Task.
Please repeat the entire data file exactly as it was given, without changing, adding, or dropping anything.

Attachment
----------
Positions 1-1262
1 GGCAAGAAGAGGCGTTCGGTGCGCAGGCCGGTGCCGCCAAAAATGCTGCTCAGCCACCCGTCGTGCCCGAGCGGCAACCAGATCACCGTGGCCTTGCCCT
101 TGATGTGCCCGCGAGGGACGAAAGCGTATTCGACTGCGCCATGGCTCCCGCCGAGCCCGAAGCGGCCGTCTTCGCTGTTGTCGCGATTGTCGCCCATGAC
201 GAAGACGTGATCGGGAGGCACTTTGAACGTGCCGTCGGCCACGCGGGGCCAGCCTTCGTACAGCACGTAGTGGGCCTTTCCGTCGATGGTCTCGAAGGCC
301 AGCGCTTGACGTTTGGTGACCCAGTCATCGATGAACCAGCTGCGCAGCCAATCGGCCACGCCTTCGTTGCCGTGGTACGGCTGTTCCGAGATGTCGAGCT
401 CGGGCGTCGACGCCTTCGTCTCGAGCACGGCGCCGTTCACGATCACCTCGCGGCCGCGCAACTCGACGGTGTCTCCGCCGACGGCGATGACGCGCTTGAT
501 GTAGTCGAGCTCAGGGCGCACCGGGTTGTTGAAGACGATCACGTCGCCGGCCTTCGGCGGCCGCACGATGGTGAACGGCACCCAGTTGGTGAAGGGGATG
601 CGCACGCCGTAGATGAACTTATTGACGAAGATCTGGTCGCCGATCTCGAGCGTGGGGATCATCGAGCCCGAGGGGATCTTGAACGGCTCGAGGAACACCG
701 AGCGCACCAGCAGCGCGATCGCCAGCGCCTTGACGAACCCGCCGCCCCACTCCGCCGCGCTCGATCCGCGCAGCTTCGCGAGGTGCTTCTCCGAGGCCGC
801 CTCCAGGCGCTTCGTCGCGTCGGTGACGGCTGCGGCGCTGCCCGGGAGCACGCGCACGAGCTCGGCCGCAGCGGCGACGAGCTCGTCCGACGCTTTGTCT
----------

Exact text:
Positions 1-1262
1 GGCAAGAAGAGGCGTTCGGTGCGCAGGCCGGTGCCGCCAAAAATGCTGCTCAGCCACCCGTCGTGCCCGAGCGGCAACCAGATCACCGTGGCCTTGCCCT
101 TGATGTGCCCGCGAGGGACGAAAGCGTATTCGACTGCGCCATGGCTCCCGCCGAGCCCGAAGCGGCCGTCTTCGCTGTTGTCGCGATTGTCGCCCATGAC
201 GAAGACGTGATCGGGAGGCACTTTGAACGTGCCGTCGGCCACGCGGGGCCAGCCTTCGTACAGCACGTAGTGGGCCTTTCCGTCGATGGTCTCGAAGGCC
301 AGCGCTTGACGTTTGGTGACCCAGTCATCGATGAACCAGCTGCGCAGCCAATCGGCCACGCCTTCGTTGCCGTGGTACGGCTGTTCCGAGATGTCGAGCT
401 CGGGCGTCGACGCCTTCGTCTCGAGCACGGCGCCGTTCACGATCACCTCGCGGCCGCGCAACTCGACGGTGTCTCCGCCGACGGCGATGACGCGCTTGAT
501 GTAGTCGAGCTCAGGGCGCACCGGGTTGTTGAAGACGATCACGTCGCCGGCCTTCGGCGGCCGCACGATGGTGAACGGCACCCAGTTGGTGAAGGGGATG
601 CGCACGCCGTAGATGAACTTATTGACGAAGATCTGGTCGCCGATCTCGAGCGTGGGGATCATCGAGCCCGAGGGGATCTTGAACGGCTCGAGGAACACCG
701 AGCGCACCAGCAGCGCGATCGCCAGCGCCTTGACGAACCCGCCGCCCCACTCCGCCGCGCTCGATCCGCGCAGCTTCGCGAGGTGCTTCTCCGAGGCCGC
801 CTCCAGGCGCTTCGTCGCGTCGGTGACGGCTGCGGCGCTGCCCGGGAGCACGCGCACGAGCTCGGCCGCAGCGGCGACGAGCTCGTCCGACGCTTTGTCT